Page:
Today’s poem is “Blue Ice” by Ellen Taylor. who lives in Appleton, Maine. She teaches at the University of Maine at Augusta and satellite UMS centers, and organizes the annual Terry Plunkett Maine Poetry Festival. She is the author of two collections of poetry, Floating, and Compass Rose, as well as a chapbook, Humming to Snails. where "Blue Ice" was published.
She writes, “This poem recounts the story of uniting with an old friend, in the winter. Even though we had years of separation, one bad marriage and plenty of heart-ache to talk about, instead we went ice-skating, late at night. There was magic in the kinesthesia, gliding across the ice, even through there was some danger to skating in the darkness. We were giddy with energy, and all the drama that happened in our separate lives just dissipated with our movement.
by Ellen Taylor
After years, the stiff skates still slip on over wool socks.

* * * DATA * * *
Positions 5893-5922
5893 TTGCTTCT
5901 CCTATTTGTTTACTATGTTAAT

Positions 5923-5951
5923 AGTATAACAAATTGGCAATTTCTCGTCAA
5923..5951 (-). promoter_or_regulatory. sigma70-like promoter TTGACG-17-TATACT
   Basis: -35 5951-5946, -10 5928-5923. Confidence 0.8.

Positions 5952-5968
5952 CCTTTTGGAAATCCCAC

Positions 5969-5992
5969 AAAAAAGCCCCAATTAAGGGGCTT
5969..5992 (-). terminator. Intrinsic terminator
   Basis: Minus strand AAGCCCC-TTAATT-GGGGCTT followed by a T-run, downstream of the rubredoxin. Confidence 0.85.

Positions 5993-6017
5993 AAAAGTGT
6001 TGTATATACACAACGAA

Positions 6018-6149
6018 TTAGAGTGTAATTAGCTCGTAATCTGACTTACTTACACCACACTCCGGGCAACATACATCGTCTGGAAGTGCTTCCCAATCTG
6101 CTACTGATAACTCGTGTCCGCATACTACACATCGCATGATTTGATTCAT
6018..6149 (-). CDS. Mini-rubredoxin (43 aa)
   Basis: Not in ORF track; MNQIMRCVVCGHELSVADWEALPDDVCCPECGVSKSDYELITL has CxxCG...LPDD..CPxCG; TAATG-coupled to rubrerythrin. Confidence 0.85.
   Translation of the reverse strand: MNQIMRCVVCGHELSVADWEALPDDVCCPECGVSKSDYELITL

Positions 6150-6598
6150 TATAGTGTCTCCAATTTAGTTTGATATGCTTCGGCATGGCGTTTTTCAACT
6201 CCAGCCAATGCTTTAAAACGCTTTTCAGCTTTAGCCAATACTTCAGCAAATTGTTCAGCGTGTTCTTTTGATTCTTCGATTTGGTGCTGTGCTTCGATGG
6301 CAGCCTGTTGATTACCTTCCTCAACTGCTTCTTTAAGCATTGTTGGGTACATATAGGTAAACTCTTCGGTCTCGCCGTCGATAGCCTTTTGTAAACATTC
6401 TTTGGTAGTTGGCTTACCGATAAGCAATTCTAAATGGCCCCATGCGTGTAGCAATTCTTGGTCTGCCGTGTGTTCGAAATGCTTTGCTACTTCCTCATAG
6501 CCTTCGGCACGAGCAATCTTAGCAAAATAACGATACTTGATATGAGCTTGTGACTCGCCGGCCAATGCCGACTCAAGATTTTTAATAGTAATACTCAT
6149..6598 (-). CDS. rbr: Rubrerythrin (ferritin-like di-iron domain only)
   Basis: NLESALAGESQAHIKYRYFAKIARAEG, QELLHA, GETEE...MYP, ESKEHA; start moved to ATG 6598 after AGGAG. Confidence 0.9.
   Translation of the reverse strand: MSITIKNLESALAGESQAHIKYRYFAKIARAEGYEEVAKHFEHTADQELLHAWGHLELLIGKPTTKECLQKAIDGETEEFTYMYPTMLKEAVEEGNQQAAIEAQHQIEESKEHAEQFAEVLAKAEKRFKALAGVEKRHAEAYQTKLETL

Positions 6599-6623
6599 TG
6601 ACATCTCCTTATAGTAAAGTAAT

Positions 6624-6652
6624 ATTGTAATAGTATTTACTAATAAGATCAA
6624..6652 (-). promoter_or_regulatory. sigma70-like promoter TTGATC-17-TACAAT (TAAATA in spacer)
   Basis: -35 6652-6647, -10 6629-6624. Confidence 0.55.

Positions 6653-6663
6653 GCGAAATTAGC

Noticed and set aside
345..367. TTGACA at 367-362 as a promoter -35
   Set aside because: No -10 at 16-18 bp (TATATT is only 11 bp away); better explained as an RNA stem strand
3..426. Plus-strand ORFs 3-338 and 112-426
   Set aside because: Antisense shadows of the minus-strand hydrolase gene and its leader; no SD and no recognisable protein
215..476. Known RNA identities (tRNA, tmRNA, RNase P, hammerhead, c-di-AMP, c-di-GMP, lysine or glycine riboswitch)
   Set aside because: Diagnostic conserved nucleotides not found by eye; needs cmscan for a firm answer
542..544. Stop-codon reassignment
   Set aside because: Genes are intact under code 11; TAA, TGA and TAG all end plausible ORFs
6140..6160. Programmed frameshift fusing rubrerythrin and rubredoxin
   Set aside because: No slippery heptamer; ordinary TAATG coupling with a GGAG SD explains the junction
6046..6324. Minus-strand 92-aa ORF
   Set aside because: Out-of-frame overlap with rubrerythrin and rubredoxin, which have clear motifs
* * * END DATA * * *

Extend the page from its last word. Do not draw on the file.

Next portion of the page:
White laces intersect and climb
up to our ankles
until the geometry is complete
with a double bow.
I follow you onto the shoveled ice.
My legs wobble and dull blades hesitate.
You have been practicing and push and glide
with ease while I stutter behind you.
Then, as the crisp surface cleans my blades,
I match your pace, almost, and once again
we are gliding across the disk of ice
as many years ago, stroking the lake
with our stride, leaving behind
a wake of ice chips.
We avoid the hem of blue ice, feel
the winter air sting our cheeks and noses.
The sky is bold and bright and we
are skating again. Not even darkness
will sadden us tonight.
Poem copyright © 2005 Ellen M. Taylor.
Reprinted from Humming to Snails
Moon Pie Press, 2005
by permission of Ellen M. Taylor.